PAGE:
Monstera Deliciosa, so called for its gigantic leaves and delicious fruit may be my favorite plant of all time-- shhhh don’t tell the others! Its name literally means Delicious Monster.
Native to Central America, this tropical giant is adored by the houseplant community for many reasons, but if I had to guess, and judging from the comments and DM’s over the years, the most beloved feature of Monstera are those fantastic holes or ‘fenestrations'. In Italian fenestra means window. And how very appropriate too, as fenestrations develop to allow light and air flow through, just like a window!
A question we receive often, “Why doesn’t my monstera have any splits or holes? Am I doing something wrong?” The answer is quite often, no, unless you are keeping your plant away from a good light source-then the answer is YES! Give that baby some sun and preferably morning sun or bright, indirect light. But often I respond, “How old is your Monstera”? Because young monstera do not split their leaves, they have no need yet. Instead, they are photosynthesizing with as much potential leaf surface area as possible to feed the rest of the plant so it can continue to grow large and strong to then produce bigger leaves with splits and fenestrations.
Let’s go a step further. Once your monstera is a few years old, you will begin to notice the splits, then, after another year or so, you’ll have your first set of fenestrations. (definitely a rewarding plant parent moment to discover that first unfurling leaf with much anticipated fenestrations, I won’t lie-- I’ve been known to jump up and down like a kid in a candy store)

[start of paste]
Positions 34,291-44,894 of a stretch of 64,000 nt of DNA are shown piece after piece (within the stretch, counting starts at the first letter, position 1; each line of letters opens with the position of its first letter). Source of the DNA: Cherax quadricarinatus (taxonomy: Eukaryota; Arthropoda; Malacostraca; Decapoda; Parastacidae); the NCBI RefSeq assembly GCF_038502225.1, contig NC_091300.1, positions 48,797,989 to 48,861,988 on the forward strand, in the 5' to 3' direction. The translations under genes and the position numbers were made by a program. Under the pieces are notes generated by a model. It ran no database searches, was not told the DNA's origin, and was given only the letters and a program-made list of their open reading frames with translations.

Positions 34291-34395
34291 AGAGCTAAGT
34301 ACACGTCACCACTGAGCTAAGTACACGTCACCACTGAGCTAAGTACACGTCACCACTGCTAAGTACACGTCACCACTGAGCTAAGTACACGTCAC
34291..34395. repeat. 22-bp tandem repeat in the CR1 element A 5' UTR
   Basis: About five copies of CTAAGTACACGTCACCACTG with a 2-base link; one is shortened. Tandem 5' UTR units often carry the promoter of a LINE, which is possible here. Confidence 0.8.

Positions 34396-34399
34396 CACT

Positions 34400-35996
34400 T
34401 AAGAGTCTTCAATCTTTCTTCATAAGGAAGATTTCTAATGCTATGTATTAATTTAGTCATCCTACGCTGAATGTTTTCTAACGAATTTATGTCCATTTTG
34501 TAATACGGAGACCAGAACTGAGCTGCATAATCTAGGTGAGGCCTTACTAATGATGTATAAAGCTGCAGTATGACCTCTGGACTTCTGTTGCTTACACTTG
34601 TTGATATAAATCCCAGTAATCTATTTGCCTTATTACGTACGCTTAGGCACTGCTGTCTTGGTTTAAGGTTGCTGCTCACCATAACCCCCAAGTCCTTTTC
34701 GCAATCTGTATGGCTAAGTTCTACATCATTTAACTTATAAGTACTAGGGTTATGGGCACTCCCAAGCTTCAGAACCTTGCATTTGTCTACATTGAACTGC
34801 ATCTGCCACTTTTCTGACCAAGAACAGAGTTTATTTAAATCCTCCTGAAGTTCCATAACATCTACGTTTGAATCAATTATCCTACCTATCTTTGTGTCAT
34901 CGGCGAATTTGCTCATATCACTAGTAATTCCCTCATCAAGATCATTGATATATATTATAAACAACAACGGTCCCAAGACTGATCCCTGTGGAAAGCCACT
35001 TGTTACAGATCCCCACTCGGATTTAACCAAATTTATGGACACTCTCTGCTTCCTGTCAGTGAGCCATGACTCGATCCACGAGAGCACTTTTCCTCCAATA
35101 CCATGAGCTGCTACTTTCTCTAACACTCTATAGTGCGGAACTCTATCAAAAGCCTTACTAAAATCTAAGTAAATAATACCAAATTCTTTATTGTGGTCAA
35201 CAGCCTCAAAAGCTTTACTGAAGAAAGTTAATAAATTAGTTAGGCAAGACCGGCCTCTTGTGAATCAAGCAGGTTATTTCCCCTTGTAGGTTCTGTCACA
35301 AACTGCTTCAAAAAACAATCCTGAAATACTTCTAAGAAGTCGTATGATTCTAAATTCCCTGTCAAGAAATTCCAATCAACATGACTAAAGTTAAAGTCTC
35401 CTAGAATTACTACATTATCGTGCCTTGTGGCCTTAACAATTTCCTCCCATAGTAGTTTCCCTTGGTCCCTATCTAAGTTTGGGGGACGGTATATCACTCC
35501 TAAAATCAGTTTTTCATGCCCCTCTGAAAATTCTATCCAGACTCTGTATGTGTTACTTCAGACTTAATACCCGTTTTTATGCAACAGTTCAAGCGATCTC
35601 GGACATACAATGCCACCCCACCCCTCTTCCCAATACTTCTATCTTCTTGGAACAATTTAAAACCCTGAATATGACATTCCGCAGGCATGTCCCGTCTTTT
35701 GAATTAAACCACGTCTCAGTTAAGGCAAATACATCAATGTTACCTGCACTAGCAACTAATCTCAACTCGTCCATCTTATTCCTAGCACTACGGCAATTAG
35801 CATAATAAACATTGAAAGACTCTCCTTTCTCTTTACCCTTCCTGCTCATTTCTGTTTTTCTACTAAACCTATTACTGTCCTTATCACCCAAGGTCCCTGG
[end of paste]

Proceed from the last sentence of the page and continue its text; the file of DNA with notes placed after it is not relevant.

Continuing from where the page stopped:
Why do they begin to grow splits and holes? In it’s native habitat monstera climbs its way up trees and lives under the canopy, waiting patiently for sunlight to stream through. If the larger, new leaf blocked all the sun from the smaller leaves, the plant wouldn’t photosynthesize as it climbs (generally, each new leaf grows slightly larger than the last). So the brilliant Monstera developed not only holes to let light pass through, but also to avoid getting ripped to pieces whenever a gust of wind or hurricane came through. If the fenestrations weren’t there, those massive leaves would act like a sail and be torn apart, and may even uproot those lovely roots from the tree!
Giant aerial roots hold on tightly as the plant makes its way up!
How about that “delicious” part? Deliciosa refers to the fruit, which is a rather complicated story. When eaten young, like pictured here, the fruit is so full of oxalic acid that eating it is toxic and very painful to your mouth and throat. To put it into perspective; oxalic acid is used to remove rust from metal. YUP! Ok, so don’t eat it please! However, when allowed to mature, to the point when the outer layer of the skin peels away at the touch of a finger, the fruit is rumored to be a delicacy, boasting a tropical flavor profile of pineapple, coconut and banana. The fruit is often made into jam or blended up with cream as a dessert—YUM! I have sadly not had the pleasure. Bucket list!
Monstera fruit, not quite edible yet!
Happy growing friends,
Karina & Team SE